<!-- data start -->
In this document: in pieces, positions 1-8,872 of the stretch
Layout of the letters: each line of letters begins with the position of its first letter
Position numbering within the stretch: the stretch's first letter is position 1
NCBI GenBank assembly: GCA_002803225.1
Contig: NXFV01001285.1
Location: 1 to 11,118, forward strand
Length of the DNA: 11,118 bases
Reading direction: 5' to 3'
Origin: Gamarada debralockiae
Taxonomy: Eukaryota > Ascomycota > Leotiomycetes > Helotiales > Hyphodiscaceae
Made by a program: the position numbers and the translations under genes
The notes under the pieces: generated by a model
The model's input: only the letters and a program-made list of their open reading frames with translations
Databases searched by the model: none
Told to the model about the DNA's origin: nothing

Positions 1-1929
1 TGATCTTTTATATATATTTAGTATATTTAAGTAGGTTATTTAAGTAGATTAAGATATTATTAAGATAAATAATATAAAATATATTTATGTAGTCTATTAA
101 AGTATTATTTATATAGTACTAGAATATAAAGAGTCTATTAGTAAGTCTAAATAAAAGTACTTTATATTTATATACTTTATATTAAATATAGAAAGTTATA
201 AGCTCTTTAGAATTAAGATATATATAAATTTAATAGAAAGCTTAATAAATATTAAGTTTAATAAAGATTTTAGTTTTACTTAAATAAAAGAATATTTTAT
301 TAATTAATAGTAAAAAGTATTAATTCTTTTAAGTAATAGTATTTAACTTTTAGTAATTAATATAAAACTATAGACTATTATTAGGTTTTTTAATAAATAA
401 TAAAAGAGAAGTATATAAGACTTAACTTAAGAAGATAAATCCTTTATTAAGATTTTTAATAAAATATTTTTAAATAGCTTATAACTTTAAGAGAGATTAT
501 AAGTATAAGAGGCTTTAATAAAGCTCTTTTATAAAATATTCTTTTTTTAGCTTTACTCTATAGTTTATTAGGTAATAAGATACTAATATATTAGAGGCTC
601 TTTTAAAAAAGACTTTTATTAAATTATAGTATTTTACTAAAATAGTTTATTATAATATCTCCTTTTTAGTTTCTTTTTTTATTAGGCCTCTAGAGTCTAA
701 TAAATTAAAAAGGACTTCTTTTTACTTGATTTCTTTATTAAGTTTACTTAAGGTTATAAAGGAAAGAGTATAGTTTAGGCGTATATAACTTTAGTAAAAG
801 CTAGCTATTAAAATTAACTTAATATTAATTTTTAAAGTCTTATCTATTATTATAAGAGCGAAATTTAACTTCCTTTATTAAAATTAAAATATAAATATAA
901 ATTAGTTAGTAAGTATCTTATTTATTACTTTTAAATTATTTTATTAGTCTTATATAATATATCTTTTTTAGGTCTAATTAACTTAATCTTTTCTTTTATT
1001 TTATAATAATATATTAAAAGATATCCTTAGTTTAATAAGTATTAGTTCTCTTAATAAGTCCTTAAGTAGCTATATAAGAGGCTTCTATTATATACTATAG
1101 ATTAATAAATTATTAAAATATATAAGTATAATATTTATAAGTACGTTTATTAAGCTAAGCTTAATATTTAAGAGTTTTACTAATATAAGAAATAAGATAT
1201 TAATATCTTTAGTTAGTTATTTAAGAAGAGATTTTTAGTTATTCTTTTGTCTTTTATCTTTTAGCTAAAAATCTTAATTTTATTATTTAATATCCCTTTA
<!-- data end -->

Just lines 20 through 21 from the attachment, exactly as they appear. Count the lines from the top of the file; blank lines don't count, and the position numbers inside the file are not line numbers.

301 TAATTAATAGTAAAAAGTATTAATTCTTTTAAGTAATAGTATTTAACTTTTAGTAATTAATATAAAACTATAGACTATTATTAGGTTTTTTAATAAATAA
401 TAAAAGAGAAGTATATAAGACTTAACTTAAGAAGATAAATCCTTTATTAAGATTTTTAATAAAATATTTTTAAATAGCTTATAACTTTAAGAGAGATTAT